Bow Valley College is collaborating with Microsoft Canada to advance the institution’s digital transformation journey and offer students and employees an innovative digital experience. The partnership encompasses a variety of activities that will support student success and drive a more accessible, inclusive learning experience. BVC also recently unveiled its new digital strategy, which will use Microsoft technology, tools, and expertise in research, teaching, and learning. “Our digital strategy and collaboration with Microsoft Canada will allow us to garner new insights to inform how we provide access to educational opportunities, technological innovations, and best practices for student and employee services,” said BVC President Dr Misheck Mwaba.
This summer, a pilot project at the Université du Québec à Montréal will bring specialized training to eligible staff at the Centre de services scolaires de la Pointe-de-L’Île (CSSPI). CSSPI personnel who have a bachelor’s degree but are not certified teachers will be able to participate in training that could lead to a teaching license. Learners will receive support from practitioners and participate in a specialized Diplôme d’Études Supérieures Spécialisées program in preschool and primary education. Québec Ministre de l’Éducation Bernard Drainville said that this initiative is part of the province’s ongoing efforts to provide more flexibility for people wishing to train as teachers.
There are a number of steps that incoming interim leaders and short-term administrators can take to ensure they start off on the right foot, writes David D Perlmutter (Texas Tech University). Perlmutter advises incoming leaders in short-term administrative positions to take some time early on to review their budget carefully and understand their unit or institution’s financial “big picture.” Touring office spaces and taking key staff members to lunch can help to foster a meaningful relationship with internal team members, and Perlmutter advises also taking a moment to identify and connect with key external stakeholders. “A good first day means leaving a strong impression that you are going to pay attention to what needs to be done,” concludes Perlmutter.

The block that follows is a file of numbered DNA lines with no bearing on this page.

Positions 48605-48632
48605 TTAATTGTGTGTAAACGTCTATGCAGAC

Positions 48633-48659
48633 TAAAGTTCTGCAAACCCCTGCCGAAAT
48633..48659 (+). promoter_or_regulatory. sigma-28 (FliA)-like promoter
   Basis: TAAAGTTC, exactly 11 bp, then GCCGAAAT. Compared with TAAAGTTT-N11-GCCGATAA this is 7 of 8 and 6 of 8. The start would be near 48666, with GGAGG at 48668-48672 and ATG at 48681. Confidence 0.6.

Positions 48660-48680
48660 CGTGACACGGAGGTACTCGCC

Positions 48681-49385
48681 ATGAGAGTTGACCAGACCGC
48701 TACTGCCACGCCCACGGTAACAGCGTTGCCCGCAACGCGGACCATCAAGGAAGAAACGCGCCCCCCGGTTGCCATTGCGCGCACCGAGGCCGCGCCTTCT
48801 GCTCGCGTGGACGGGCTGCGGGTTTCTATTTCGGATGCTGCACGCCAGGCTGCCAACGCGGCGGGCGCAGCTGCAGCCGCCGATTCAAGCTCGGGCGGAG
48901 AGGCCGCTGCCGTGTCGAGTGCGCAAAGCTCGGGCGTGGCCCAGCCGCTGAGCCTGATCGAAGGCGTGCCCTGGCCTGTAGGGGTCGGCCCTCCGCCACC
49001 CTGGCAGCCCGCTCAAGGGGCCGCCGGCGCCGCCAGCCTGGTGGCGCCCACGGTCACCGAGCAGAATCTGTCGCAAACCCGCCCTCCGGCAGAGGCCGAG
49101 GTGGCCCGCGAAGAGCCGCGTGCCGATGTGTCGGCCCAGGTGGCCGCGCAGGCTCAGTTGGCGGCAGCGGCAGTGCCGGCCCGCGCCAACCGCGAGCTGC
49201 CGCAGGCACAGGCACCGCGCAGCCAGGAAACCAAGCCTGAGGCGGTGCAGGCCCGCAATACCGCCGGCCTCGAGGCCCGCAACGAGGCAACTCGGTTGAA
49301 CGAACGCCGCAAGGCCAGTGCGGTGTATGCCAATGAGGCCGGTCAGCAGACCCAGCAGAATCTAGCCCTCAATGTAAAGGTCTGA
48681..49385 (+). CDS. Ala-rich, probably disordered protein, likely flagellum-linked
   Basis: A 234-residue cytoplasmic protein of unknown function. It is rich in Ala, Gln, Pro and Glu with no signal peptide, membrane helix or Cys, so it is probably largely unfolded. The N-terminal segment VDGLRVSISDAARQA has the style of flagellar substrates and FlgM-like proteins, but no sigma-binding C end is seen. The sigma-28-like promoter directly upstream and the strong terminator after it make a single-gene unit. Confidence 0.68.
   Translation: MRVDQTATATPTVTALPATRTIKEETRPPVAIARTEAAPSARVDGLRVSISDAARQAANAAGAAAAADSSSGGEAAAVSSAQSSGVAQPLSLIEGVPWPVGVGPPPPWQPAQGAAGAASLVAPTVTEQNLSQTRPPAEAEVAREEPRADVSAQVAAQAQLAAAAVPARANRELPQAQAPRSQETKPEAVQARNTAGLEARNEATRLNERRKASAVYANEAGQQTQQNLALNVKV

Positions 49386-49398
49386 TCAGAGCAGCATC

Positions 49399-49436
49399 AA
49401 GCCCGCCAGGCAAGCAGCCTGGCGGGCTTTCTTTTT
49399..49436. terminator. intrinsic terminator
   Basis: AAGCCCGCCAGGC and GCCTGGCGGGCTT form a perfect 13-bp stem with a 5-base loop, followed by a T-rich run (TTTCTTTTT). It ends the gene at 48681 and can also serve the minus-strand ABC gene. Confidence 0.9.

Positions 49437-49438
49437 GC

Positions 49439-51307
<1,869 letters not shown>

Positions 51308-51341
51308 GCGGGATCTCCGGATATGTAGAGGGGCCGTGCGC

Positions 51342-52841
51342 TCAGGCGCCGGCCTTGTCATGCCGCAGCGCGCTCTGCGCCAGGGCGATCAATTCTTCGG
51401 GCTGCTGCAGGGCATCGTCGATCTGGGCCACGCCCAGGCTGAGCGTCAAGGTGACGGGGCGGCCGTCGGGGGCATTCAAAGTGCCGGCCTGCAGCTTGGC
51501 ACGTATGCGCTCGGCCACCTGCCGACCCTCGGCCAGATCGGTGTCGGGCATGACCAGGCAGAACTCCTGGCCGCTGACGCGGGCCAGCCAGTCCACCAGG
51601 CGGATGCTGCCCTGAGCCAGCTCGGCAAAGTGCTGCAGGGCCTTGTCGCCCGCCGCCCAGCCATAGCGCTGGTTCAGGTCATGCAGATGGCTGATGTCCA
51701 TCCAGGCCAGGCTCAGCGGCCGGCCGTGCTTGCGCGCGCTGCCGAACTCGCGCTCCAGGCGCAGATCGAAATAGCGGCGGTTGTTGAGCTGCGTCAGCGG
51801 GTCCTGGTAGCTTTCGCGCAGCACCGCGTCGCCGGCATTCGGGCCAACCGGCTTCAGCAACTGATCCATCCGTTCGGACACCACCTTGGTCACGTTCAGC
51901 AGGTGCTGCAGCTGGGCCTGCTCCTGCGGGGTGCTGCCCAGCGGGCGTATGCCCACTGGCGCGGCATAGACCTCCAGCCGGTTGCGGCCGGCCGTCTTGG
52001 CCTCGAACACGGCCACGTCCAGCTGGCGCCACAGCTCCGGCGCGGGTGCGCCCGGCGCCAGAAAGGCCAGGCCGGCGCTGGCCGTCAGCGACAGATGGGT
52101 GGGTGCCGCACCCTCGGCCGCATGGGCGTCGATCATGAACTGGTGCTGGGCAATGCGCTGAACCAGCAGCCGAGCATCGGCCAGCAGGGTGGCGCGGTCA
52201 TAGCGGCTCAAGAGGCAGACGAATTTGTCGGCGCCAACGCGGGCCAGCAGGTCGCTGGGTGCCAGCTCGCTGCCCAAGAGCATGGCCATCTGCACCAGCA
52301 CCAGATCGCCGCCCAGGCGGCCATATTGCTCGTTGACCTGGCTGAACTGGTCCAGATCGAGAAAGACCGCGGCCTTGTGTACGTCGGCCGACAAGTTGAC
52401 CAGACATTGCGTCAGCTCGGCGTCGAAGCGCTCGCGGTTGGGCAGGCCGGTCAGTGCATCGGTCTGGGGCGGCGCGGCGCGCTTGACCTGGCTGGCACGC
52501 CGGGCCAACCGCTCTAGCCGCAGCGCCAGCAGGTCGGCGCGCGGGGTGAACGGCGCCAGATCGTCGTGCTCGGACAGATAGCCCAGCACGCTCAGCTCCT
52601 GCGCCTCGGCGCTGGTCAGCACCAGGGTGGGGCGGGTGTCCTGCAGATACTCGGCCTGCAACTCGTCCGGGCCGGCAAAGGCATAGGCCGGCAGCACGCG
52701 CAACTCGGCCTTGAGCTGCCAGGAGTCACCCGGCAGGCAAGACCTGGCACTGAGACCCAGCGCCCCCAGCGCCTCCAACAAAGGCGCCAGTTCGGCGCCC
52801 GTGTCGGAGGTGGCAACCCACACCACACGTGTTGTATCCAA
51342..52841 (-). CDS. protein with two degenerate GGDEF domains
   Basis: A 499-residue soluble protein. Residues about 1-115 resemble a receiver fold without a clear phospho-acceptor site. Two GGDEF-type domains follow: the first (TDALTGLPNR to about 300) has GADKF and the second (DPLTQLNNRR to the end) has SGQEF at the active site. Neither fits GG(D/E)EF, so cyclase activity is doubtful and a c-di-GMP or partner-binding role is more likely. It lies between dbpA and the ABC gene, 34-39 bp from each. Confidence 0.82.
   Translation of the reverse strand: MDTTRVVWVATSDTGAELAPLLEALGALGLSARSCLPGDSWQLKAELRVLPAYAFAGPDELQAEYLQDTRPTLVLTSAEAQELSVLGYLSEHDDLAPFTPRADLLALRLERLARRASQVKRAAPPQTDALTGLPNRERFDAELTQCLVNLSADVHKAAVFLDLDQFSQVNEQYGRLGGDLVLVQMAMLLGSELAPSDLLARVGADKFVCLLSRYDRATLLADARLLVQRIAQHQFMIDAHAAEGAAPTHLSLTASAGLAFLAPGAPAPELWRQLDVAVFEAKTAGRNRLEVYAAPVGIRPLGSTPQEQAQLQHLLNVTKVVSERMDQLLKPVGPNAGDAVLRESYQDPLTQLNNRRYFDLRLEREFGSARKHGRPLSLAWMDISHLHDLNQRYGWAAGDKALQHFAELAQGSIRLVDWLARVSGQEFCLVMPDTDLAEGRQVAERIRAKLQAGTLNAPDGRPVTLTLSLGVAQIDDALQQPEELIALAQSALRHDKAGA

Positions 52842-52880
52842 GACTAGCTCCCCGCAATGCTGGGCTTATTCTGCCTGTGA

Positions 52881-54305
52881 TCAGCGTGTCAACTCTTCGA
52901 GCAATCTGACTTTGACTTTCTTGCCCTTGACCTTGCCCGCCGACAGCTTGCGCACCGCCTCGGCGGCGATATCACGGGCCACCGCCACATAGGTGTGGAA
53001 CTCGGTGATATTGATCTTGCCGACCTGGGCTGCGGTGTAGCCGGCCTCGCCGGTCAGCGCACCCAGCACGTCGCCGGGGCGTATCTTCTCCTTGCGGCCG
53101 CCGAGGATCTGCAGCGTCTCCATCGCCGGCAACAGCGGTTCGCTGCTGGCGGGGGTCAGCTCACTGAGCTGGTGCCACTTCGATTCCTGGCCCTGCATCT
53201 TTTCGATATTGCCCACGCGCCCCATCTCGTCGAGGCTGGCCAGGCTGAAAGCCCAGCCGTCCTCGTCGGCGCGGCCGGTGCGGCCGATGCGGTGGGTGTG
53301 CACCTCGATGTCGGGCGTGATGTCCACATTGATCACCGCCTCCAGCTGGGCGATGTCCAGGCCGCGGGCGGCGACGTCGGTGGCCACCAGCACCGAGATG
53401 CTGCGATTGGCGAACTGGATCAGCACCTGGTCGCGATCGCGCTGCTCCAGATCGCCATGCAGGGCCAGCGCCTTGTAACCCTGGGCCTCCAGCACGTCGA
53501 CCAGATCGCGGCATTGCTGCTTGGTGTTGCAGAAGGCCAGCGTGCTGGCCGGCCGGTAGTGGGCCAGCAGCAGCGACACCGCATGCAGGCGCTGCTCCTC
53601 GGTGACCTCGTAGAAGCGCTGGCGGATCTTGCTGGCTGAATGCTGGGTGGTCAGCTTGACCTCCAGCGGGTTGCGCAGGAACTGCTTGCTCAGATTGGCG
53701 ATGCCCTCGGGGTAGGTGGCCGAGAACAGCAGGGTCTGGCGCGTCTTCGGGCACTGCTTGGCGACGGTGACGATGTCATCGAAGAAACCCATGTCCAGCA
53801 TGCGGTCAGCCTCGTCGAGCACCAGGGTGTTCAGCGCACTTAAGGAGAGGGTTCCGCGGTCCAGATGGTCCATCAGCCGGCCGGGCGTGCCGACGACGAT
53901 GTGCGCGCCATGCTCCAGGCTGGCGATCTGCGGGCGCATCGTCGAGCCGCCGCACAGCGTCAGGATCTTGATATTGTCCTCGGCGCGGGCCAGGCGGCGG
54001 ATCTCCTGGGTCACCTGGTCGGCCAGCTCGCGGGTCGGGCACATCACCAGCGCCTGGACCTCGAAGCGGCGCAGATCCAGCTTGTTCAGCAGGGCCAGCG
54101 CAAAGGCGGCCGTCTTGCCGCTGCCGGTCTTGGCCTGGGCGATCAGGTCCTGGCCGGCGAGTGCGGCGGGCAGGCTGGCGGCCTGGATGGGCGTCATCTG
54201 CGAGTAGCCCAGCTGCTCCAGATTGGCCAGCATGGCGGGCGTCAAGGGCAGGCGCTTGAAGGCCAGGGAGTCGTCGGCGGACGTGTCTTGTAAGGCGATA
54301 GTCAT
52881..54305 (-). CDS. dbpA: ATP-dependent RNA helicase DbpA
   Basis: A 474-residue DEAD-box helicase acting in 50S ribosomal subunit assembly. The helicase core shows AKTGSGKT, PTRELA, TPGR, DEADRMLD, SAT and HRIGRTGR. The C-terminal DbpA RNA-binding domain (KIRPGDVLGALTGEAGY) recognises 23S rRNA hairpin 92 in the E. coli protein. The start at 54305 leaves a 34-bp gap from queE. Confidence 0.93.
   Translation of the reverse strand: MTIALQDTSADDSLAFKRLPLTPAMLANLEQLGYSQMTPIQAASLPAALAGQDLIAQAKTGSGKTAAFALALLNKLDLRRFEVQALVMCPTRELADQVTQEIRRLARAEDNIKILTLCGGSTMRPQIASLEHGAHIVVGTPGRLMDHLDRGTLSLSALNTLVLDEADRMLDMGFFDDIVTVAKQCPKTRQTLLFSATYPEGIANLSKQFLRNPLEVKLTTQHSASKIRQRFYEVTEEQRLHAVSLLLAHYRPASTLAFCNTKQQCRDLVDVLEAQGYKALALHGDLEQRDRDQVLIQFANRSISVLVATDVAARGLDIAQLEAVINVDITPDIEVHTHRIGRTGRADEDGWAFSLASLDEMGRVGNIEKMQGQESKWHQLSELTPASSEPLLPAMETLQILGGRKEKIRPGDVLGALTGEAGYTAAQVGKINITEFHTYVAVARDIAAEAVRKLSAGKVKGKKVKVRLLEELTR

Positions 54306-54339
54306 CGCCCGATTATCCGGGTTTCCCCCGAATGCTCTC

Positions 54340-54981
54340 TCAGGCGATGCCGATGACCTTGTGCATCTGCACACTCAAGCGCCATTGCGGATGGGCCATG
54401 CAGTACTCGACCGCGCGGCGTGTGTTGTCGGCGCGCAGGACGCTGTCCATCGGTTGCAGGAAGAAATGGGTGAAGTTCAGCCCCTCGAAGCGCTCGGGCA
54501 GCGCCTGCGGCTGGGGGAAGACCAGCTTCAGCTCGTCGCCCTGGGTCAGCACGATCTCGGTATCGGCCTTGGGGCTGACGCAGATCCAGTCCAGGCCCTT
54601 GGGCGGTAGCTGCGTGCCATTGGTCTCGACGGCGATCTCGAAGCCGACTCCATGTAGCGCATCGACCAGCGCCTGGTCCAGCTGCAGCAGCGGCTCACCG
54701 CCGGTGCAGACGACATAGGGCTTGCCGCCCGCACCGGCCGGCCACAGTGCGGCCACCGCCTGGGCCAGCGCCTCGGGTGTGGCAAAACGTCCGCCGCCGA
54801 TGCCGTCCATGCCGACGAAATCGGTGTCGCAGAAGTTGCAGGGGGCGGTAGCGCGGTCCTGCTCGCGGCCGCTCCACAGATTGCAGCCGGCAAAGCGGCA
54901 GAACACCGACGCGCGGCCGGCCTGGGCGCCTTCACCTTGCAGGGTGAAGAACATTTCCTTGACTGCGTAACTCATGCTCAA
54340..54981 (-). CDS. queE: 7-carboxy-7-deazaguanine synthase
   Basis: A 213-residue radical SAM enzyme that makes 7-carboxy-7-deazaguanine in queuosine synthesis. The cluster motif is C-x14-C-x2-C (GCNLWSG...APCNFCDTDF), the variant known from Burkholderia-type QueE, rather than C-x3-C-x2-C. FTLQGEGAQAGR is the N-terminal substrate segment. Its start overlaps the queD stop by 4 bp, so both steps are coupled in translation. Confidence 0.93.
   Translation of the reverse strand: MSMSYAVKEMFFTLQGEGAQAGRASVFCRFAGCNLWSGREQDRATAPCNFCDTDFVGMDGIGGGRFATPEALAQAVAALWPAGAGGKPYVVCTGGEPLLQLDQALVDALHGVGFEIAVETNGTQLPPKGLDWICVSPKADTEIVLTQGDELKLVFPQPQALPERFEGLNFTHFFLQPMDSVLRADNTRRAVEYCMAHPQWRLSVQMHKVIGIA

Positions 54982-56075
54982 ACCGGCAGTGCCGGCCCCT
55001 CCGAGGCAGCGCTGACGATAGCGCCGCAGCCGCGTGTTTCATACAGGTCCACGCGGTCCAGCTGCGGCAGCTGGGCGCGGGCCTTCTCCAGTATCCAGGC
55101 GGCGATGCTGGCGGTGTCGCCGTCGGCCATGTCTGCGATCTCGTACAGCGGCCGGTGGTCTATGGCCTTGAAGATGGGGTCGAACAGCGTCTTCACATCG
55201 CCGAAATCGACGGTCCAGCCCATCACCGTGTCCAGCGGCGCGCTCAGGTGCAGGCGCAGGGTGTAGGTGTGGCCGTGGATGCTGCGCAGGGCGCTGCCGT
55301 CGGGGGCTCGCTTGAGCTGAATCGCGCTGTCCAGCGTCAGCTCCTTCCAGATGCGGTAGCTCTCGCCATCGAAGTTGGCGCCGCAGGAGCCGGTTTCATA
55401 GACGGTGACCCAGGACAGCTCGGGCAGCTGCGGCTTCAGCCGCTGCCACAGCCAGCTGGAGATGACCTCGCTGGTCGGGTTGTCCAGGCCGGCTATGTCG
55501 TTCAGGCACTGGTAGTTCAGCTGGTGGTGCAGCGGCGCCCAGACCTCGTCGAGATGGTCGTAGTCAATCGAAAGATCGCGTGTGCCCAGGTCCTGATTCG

The University of British Columbia Okanagan will be offering an Indigenous pathway for its Master of Science in Nursing program in order to help advance reconciliation in health care. The program is designed for Indigenous registered nurses and registered nurses who work with Indigenous peoples, organizations, or communities. Students will have the choice of a thesis- or practicum-based experience and will receive mentorship from Elders, Knowledge Keepers, Healers and Indigenous community leaders throughout their studies. This program stems from a CIHR-funded collaborative initiative that also involves Thompson Rivers University, Trinity Western University, the University of Northern British Columbia, and the University of Victoria.
The University of Windsor and Can-Am Indian Friendship Centre have signed a memorandum of understanding (MOU) to collaboratively advance truth and reconciliation. The two-year agreement will see the partners working together on knowledge creation projects, land-based learning initiatives, continuing education programs, and more. Centre president Jennifer D’Alimonte told the Windsor Star that the centre will also work with the university to ensure its Indigenous campus community feels a sense of connection and belonging. “The development of this MOU is a tremendous opportunity with the University of Windsor in recognizing the importance of connection to language, culture, and traditional teachings,” said D’Alimonte.